Didi: Public Transit Data For Urban Planning

22/10/2019

 

 

The move will win the goodwill of the company by city officials

 

 

The Chinese giant Didi Chuxing is opening its important transit data repositories with the release of two important data sets, in order to improve the understanding of transport models and optimize infrastructure investments.

The move will probably conquer the goodwill of the company by city officials after attracting greater control by the authorities, especially in the last year. Machine learning applications, largely driven by data sharing, play a fundamental role in the use of resources and in planning safer and smarter transport networks.

 

Didi will make two of its TTI historical data sets available

 

At the end of 2017, Didi launched for the first time its GAIA Initiative, a global research platform on which scientists can request access to anonymous data to explore traffic solutions.

Didi, thus, will make available two of its anonymized TTI (Travel Time Index) historical data sets that index urban congestion, collected by vehicles on its platform. To announce it was the CTO of Didi, Zhang Bo.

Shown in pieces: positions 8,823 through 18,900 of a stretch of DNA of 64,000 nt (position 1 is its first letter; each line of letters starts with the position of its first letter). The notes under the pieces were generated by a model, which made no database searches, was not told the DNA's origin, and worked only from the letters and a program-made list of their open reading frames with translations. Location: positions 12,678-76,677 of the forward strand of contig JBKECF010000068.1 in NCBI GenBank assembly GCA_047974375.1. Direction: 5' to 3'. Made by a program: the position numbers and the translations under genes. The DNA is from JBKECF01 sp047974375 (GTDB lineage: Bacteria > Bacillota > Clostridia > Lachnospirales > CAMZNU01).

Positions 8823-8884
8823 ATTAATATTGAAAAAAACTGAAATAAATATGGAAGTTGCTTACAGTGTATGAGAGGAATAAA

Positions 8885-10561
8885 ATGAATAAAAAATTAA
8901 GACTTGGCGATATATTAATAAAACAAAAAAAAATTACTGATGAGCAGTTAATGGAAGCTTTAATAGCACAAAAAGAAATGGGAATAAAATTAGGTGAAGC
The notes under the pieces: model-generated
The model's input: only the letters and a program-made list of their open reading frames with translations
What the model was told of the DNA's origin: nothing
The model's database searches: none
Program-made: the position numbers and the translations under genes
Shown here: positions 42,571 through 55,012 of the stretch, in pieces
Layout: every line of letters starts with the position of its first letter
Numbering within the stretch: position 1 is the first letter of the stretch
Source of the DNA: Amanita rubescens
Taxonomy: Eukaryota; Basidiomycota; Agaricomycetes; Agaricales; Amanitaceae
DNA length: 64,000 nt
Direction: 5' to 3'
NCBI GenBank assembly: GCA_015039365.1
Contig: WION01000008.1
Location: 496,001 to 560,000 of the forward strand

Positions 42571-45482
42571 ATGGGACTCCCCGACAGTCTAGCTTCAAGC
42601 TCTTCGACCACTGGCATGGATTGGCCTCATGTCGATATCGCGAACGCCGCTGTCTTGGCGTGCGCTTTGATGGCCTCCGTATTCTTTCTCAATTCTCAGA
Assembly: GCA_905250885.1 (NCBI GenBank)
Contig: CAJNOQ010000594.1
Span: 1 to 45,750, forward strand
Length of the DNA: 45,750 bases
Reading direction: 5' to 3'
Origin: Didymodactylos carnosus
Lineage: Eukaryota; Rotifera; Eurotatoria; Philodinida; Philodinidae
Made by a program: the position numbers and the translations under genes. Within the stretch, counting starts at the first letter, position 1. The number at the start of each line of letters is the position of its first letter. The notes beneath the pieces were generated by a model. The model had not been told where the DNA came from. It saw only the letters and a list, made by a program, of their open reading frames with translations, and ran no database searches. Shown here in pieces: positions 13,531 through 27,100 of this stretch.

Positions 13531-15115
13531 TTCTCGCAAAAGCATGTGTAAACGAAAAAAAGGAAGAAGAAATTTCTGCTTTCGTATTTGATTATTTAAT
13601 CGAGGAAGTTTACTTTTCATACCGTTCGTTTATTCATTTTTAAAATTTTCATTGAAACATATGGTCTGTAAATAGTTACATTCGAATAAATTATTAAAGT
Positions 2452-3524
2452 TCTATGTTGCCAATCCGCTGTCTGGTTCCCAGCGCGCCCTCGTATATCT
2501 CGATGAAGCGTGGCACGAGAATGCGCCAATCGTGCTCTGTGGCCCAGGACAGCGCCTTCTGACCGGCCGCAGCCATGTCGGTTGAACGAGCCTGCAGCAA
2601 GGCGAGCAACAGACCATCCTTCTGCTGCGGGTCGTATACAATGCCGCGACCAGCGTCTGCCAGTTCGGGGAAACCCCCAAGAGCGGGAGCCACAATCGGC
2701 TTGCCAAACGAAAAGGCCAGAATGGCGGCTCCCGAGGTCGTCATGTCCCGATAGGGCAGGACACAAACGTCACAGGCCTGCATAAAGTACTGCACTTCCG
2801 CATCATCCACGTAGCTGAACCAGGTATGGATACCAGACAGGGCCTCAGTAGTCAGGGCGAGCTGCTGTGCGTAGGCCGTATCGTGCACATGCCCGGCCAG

The release contains traffic congestion indices, calculated using passenger travel information, as well as the average speed of motor vehicles on Didi’s platform in the last year in six major Chinese cities: Shenzhen, Chengdu, Xi’an, Jinan, Suzhou and Haikou.

 

The data have been calculated, in the last period, in as many as six Chinese cities

 

The other set of data includes detailed historical data at the travel level, namely anonymised start and end points and route information from Didi’s Express and Premier service levels for a two-month period in Chengdu and Xi’an at the end of 2018. The company said that the timing of more than 2,000 traffic lights across the country has reduced congestion from 10% to 20%

The racing giant said it had worked with governments in more than 20 Chinese cities to provide innovative solutions for transport and traffic management, such as intelligent traffic signalling technologies. The company said that the timing of more than 2,000 traffic lights across the country has reduced congestion from 10% to 20% on average.

Didi, however, is not the only company that seeks to play an important role in an intelligent transport system built around connected autonomous vehicles. At the beginning of 2017, in fact, Uber launched an online website called Movement, which used data and tools that allowed users to measure travel times between points in cities such as Washington DC, Sydney and Manila.

 

 

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